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Complexity needs a System
15. November 2018 @ 9:00 - 17:00
Story of Example: Analytical Planning “inefficiency”
The following transpired during a Budget several years ago.
During the type of costs analysis we always work with the Pareto principle and analyze the costs according to the principle 80 to 20. This means if we have 100 types of costs, 20 types of costs are 80% of the costs. We were faced with the same situation in this company, whereby the type of cost ‘water’ was at the 18th place and accounted for a significant part of the costs.
The controller of the company decided not to deal with the ‘water’ issue As an argument he presented to me the last five balance sheets, each of WHICH showed the expenses for ‘water’ to be in the same amount.
Now my question was, why do we need the type of cost ‘water’?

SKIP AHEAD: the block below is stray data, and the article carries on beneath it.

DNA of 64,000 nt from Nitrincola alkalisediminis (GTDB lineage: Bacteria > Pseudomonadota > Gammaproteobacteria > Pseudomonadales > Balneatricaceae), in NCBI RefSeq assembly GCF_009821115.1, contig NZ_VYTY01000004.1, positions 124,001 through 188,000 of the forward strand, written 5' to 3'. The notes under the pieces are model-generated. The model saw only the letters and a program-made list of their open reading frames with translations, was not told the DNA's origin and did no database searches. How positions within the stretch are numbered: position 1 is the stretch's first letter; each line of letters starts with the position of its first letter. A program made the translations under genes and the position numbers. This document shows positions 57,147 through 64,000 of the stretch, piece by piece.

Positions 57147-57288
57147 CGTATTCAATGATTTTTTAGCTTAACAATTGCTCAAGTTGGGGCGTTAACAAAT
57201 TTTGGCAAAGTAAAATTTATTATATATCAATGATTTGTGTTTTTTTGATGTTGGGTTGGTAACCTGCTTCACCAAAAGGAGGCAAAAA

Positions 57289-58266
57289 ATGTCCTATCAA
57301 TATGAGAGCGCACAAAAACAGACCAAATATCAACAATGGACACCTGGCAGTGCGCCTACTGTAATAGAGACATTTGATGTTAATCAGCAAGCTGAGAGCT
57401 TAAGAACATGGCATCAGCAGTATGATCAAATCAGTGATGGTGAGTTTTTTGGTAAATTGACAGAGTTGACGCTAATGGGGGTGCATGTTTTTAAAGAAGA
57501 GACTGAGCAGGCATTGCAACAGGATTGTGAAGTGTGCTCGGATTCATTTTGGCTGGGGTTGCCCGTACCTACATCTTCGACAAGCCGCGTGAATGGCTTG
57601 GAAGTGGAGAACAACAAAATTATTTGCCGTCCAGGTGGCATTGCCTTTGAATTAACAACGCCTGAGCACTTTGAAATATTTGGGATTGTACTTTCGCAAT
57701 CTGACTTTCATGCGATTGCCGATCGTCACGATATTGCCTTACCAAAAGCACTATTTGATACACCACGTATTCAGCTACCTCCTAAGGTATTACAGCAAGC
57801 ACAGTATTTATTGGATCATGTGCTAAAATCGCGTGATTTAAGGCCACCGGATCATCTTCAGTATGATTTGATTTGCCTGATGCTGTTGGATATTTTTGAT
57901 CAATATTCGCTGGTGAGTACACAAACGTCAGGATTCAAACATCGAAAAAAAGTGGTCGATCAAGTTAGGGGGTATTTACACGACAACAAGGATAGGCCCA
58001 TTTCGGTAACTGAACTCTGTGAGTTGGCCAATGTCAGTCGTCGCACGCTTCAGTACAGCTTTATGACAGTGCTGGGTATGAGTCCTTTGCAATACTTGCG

During the course of the analytical planning we found that water was required to be used for work process. After detailed investigations we found that during maximum load and operating performance of the machines and all periods water consumption amounted approximately to one half of the costs. The search now began for the second half of the water consumption. We searched for water consumption within the whole company, such as water for coffee, washing hands, showers of employees, etc., etc.
Based on the fact that we could not find how the second half was used, we decided to read the water meter on Friday and again on Monday morning. It turned out that the meter kept running even though the plant was shut down.
A leak had developed behind the water meter and the water seeped into the ground.
If you buy water = drinking water it costs approx. 1eur and waste water = approx. 2,20 eur depending on your location. Vienna has different prices than the ski resort town Schladming. Based on our experience a laundry can save about 30% on waste water. This figures have been already used by us in laundry company saving up to 30% waste water.